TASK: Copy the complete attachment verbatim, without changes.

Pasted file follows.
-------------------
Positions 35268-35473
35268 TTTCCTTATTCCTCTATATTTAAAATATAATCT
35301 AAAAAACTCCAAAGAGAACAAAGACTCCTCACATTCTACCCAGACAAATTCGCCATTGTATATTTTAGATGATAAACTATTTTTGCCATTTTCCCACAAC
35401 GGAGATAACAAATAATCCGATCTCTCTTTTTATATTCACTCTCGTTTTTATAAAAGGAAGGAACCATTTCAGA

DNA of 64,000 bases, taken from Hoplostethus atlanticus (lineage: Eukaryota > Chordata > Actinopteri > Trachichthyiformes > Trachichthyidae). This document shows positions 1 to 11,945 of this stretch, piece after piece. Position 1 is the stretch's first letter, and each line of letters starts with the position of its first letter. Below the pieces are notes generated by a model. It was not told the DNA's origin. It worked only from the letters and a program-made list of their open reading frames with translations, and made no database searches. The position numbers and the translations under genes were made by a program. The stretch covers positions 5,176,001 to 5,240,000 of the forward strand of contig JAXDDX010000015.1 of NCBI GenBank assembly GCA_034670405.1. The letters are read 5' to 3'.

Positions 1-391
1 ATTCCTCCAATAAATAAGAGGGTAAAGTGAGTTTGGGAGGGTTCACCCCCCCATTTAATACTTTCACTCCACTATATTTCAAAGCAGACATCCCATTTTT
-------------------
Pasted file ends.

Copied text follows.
Positions 35268-35473
35268 TTTCCTTATTCCTCTATATTTAAAATATAATCT
35301 AAAAAACTCCAAAGAGAACAAAGACTCCTCACATTCTACCCAGACAAATTCGCCATTGTATATTTTAGATGATAAACTATTTTTGCCATTTTCCCACAAC
35401 GGAGATAACAAATAATCCGATCTCTCTTTTTATATTCACTCTCGTTTTTATAAAAGGAAGGAACCATTTCAGA

DNA of 64,000 bases, taken from Hoplostethus atlanticus (lineage: Eukaryota > Chordata > Actinopteri > Trachichthyiformes > Trachichthyidae). This document shows positions 1 to 11,945 of this stretch, piece after piece. Position 1 is the stretch's first letter, and each line of letters starts with the position of its first letter. Below the pieces are notes generated by a model. It was not told the DNA's origin. It worked only from the letters and a program-made list of their open reading frames with translations, and made no database searches. The position numbers and the translations under genes were made by a program. The stretch covers positions 5,176,001 to 5,240,000 of the forward strand of contig JAXDDX010000015.1 of NCBI GenBank assembly GCA_034670405.1. The letters are read 5' to 3'.

Positions 1-391
1 ATTCCTCCAATAAATAAGAGGGTAAAGTGAGTTTGGGAGGGTTCACCCCCCCATTTAATACTTTCACTCCACTATATTTCAAAGCAGACATCCCATTTTT